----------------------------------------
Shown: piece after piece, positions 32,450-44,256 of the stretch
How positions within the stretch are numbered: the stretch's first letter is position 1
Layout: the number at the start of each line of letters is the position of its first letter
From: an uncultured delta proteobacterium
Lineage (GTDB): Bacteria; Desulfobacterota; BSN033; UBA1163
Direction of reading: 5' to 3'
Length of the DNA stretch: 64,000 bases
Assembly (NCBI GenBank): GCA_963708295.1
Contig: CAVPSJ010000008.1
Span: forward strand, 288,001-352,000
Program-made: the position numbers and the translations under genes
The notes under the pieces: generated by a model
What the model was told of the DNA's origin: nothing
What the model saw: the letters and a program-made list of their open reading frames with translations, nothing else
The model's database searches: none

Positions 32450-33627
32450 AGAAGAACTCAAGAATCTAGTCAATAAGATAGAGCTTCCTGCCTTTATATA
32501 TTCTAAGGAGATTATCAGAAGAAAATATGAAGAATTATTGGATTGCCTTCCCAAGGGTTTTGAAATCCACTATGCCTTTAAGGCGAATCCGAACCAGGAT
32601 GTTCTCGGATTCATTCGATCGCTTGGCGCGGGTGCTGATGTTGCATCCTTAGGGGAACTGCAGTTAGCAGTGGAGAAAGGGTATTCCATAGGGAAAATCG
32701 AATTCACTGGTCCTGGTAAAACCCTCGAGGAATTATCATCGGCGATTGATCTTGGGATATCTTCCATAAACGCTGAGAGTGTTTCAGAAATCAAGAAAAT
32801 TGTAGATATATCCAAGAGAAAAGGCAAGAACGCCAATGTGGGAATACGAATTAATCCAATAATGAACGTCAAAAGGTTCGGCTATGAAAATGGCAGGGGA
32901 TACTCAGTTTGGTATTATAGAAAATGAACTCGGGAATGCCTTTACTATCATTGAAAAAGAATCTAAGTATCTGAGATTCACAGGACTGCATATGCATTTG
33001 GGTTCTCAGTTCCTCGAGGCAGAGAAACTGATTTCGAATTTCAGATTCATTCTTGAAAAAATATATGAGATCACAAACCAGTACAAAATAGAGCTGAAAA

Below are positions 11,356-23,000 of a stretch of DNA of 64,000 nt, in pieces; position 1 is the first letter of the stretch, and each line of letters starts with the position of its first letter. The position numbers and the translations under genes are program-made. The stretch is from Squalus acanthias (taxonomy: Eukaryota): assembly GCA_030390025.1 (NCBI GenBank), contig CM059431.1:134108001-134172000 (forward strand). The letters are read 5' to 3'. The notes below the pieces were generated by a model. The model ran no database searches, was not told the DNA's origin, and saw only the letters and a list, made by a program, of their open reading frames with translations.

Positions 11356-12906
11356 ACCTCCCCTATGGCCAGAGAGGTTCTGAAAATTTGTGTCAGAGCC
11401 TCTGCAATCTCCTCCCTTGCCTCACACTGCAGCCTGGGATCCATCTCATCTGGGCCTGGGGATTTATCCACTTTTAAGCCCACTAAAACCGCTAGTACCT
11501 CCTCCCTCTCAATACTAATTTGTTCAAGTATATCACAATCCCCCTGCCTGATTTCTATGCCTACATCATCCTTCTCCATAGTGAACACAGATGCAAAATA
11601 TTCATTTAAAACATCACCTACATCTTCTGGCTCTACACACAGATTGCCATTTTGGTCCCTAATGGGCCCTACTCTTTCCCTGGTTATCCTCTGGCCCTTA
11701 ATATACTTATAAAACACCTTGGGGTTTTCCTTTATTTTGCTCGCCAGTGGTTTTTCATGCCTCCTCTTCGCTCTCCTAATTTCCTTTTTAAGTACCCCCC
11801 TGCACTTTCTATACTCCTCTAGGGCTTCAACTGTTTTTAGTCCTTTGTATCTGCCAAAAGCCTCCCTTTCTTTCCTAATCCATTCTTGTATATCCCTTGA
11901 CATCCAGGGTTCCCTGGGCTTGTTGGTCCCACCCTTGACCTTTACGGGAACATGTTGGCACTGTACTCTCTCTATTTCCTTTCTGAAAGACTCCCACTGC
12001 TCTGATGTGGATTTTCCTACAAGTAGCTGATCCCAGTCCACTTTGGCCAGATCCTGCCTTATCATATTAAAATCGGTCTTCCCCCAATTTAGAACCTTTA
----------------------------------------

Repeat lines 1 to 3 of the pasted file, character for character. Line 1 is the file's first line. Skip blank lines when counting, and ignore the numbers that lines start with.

Shown: piece after piece, positions 32,450-44,256 of the stretch
How positions within the stretch are numbered: the stretch's first letter is position 1
Layout: the number at the start of each line of letters is the position of its first letter